“Not being quite senile . . . yet . . . Annie, I can blow the candles out myself.”

Aunt Mary Maria proceeded to blow them out, painstakingly and deliberately.

With equal painstaking and deliberation she cut the cake. Then she laid the knife down.77

“And now perhaps I may be excused, Annie. Such an old woman as I am needs rest after so much excitement.”

Swish went Aunt Mary Maria’s taffeta skirt. Crash went the basket of roses as she swept past it. Click went Aunt Mary Maria’s high heels up the stairs. Bang went Aunt Mary Maria’s door in the distance.

The dumfounded guests ate their slices of birthday cake with such appetite as they could muster, in a strained silence broken only by a story Mrs. Amos Martin told desperately of a doctor in Nova Scotia who had poisoned several patients by injecting diphtheria germs into them. The others, feeling that this might not be in the best of taste, did not back up her laudable effort to “liven things up” and all went away as soon as they decently could.

A distracted Anne rushed to Aunt Mary Maria’s room.

“Aunty, what is the matter? . . .”

“Was it necessary to advertise my age in public, Annie? And to ask Adella Carey here . . . to have her find out how old I am . . . she’s been dying to know for years!”

“Aunty, we meant . . . we meant . . .”

“I don’t know what your purpose was, Annie. That there is something back of all this I know very well . . . oh, I can read your mind, dear Annie . . . but I shall not try to ferret it out . . . I shall leave it between you and your conscience.”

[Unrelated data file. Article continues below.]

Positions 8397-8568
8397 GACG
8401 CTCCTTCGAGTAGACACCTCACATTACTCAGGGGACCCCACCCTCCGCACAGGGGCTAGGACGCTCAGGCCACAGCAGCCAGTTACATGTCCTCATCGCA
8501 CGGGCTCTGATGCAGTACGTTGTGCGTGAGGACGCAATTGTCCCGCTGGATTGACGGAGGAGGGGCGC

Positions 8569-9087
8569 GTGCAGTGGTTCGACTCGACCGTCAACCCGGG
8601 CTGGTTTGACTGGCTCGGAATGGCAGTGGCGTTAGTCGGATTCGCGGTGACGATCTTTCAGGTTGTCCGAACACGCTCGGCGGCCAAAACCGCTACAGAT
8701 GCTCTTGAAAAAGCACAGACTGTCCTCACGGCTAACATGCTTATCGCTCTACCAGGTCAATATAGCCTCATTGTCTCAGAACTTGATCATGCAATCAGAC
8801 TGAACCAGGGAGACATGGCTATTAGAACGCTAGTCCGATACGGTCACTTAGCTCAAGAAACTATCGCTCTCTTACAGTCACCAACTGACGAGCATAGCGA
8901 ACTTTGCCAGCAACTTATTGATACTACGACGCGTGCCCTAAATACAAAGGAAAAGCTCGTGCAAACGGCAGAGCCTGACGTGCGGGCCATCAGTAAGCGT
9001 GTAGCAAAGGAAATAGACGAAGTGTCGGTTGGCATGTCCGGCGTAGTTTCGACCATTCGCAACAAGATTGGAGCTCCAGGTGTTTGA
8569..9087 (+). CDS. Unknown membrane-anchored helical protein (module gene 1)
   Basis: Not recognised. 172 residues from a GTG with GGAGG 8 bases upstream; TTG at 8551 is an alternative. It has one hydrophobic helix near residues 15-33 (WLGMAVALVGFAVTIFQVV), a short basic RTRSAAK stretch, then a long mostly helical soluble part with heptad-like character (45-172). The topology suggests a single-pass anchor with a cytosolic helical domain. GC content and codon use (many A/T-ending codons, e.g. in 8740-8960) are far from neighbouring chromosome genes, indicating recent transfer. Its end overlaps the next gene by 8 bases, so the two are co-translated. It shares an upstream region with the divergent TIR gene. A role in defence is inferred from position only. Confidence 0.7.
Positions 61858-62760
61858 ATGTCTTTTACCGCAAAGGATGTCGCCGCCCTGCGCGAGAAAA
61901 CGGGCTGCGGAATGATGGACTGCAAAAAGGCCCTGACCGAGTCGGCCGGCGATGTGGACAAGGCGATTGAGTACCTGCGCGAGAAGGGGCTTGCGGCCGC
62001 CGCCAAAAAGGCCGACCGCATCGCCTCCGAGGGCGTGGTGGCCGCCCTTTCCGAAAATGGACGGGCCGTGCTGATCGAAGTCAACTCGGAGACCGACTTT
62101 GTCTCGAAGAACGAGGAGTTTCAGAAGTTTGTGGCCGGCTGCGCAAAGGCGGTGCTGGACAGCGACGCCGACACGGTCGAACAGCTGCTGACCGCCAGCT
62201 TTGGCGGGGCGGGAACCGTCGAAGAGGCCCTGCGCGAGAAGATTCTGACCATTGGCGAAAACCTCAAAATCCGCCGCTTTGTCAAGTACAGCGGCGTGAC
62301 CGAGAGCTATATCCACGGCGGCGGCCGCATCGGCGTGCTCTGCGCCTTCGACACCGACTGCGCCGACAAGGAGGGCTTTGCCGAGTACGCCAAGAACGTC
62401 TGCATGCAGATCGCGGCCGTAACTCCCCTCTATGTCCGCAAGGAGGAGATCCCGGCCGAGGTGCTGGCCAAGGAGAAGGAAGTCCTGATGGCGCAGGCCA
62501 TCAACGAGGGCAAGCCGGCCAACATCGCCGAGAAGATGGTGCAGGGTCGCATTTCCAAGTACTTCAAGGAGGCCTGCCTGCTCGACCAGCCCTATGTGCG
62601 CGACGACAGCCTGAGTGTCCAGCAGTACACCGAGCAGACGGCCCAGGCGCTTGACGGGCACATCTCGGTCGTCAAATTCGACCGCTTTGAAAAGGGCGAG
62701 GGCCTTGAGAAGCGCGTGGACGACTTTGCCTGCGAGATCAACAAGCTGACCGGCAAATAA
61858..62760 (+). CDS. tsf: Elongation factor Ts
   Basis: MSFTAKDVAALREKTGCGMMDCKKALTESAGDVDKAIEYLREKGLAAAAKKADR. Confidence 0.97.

“Aunt Mary Maria, my only intention was to give you a happy birthday. I’m dreadfully sorry. . . .”

Aunt Mary Maria put her handkerchief to her eyes and smiled bravely.

“Of course I forgive you, Annie. But you must realize that after such a deliberate attempt to injure my feelings I cannot stay here any longer.”

“Amity, won’t you believe . . .”

Aunt Mary Maria lifted a long, thin, knobby hand.

“Don’t let us discuss it, Annie. I want peace . . . just peace. ‘A wounded spirit who can bear?’“78

Anne went to the concert with Gilbert that night, but it could not be said she enjoyed it. Gilbert took the whole matter “just like a man,” as Miss Cornelia might have said.

“I remember she was always a little touchy about her age. Dad used to rag her. I should have warned you . . . but it had slipped my memory. If she goes, don’t try to stop her” . . . and refrained through clannishness from adding “good riddance!”

“She will not go. No such good luck, Mrs. Dr. dear,” said Susan incredulously.

But for once Susan was wrong. Aunt Mary Maria went away the very next day, forgiving everybody with her parting breath.

“Don’t blame Annie, Gilbert,” she said magnanimously. “I acquit her of all intentional insult. I never minded her having secrets from me . . . though to a sensitive mind like mine . . . but in spite of everything I’ve always liked poor Annie” . . . this with the air of one confessing a weakness. “But Susan Baker is a cat of another colour. My last word to you, Gilbert, is . . . put Susan Baker in her place and keep her there.”

Nobody could believe in their good luck at first. Then they woke up to the fact that Aunt Mary Maria had really gone . . . that it was possible to laugh again without hurting anyone’s feelings . . . open all the windows without anyone complaining of draughts . . . eat a meal without anyone telling you that something you specially liked was liable to produce cancer of the stomach.

“I’ve never sped a parting guest so willingly,” thought Anne, half guiltily.

“It is nice to call your soul your own again.”

The Shrimp groomed himself meticulously, feeling that, after all, there was some fun in being a cat. The first peony burst into bloom in the garden.